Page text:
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People Paperback – April 1, 1988


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Product Details

  • Age Range: 3 - 7 years
  • Grade Level: Preschool - 2
  • Lexile Measure: 440L (What's this?)
  • Paperback: 48 pages
  • Publisher: Doubleday Books for Young Readers; Reprint edition (April 1, 1988)
  • Language: English
  • ISBN-10: 9780385244695
  • ISBN-13: 978-0385244695
  • ASIN: 038524469X
  • Product Dimensions: 9.8 x 0.2 x 13 inches
  • Shipping Weight: 8.5 ounces (View shipping rates and policies)
  • Average Customer Review: 4.6 out of 5 stars  See all reviews (64 customer reviews)
  • Amazon Best Sellers Rank: #38,805 in Books (See Top 100 in Books)

Editorial Reviews

Review

"The Caldecott Medalist has created his most  ambitious and impressive picture book so far, with  minutely detailed and exquisite paintings of human  beings on all four continents."  -- Publishers Weekly, starred  review.

"A wonderful introduction to a global  view that will answer and arouse curiosity in the  young and act as an absorbing reminder for any age."  -- School Library Journal.

The  Christopher Award, An American Bookseller Pick of  the Lists.

From the Back Cover

"The Caldecott Medalist has created his most ambitious and impressive picture book so far, with minutely detailed and exquisite paintings of human beings on all four continents." -- Publishers Weekly, starred review.

"A wonderful introduction to a global view that will answer and arouse curiosity in the young and act as an absorbing reminder for any age." -- School Library Journal.

The Christopher Award, An American Bookseller Pick of the Lists.

More About the Author

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Customer Reviews

The illustrations are engrossing and filled with colorful detail.
Andrew Schonbek
This is a fabulous book that presents all of the peoples of the world and is successful at making children think about the differences between them.
mary ruth
It has become such a loved book I've had to buy a new copy every year because it gets worn out from so much reading!
Kimberly L. McKenzie

Most Helpful Customer Reviews

34 of 34 people found the following review helpful By Chrijeff VINE VOICE on April 10, 2006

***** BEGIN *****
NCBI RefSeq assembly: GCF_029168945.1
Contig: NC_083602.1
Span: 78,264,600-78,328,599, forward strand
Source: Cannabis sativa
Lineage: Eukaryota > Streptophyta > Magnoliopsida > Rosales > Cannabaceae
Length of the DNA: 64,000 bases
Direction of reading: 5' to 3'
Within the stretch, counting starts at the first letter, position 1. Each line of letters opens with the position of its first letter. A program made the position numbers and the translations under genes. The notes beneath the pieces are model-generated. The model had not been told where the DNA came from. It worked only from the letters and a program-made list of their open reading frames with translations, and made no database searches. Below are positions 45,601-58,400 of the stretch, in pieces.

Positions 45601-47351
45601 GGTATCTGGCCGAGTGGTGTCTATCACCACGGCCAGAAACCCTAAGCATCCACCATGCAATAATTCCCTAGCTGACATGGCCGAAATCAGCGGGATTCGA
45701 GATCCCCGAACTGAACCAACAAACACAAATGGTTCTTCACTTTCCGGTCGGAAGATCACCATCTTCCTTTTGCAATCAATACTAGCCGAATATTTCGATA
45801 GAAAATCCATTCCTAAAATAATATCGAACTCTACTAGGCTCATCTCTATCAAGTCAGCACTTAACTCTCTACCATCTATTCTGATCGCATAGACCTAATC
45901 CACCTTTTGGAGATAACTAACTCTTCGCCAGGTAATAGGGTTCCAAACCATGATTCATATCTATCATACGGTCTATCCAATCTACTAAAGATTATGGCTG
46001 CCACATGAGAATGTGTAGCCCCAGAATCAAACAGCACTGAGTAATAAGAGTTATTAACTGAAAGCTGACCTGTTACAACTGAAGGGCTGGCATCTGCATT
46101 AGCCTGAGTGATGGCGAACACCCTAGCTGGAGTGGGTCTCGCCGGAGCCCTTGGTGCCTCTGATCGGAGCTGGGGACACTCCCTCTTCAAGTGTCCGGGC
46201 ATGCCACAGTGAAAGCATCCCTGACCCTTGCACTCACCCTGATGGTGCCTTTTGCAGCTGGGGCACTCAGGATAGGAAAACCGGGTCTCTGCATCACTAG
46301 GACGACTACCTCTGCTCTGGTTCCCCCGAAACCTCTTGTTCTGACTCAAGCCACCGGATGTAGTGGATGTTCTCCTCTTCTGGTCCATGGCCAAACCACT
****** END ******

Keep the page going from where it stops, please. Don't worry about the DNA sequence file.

Format: Paperback
Without moralizing or mawkishness, Spier here portrays something of the amazing variety of human life on Earth. He points out that "we come in many colors," with different-looking features; that we dress in different ways, enjoy different things, have different personalities, live in different homes, speak (and write) different languages (including a wonderful double-page spread showing samples of 40 separate writing systems!), keep different pets, celebrate different holidays and worship in different ways; that "some of us excel at things others could never do," that "there are more different ways of [earning a living] than you would believe." Yet, he quietly observes, "without a single exception, we all began quite small...and in the end we all must die." Though he never uses the phrase "the brotherhood of man," he manages to get across that, in the most important ways, we are all alike--and, at the same time, he celebrates our diversity ("Imagine how dreadfully dull this world of ours would be if everybody would look, think, eat, dress, and act the same!"). He never exalts one way of life over another, but fills his pages with his trademark detailed, action-filled color sketches and gives each of his examples its moment in the sun. This is a book that not only the youngest kids, but teens coping with the Herd Instinct should read, and that adults can enjoy for its tone and beautiful artwork. Every home and library should own a copy of it. May it never go out of print!
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22 of 22 people found the following review helpful By Elizabeth on September 13, 2006
Format: Paperback Verified Purchase
I got this book as a child and was one of my favorites. It is a beautiful celebration of diversity and universality in human cultures and appearance.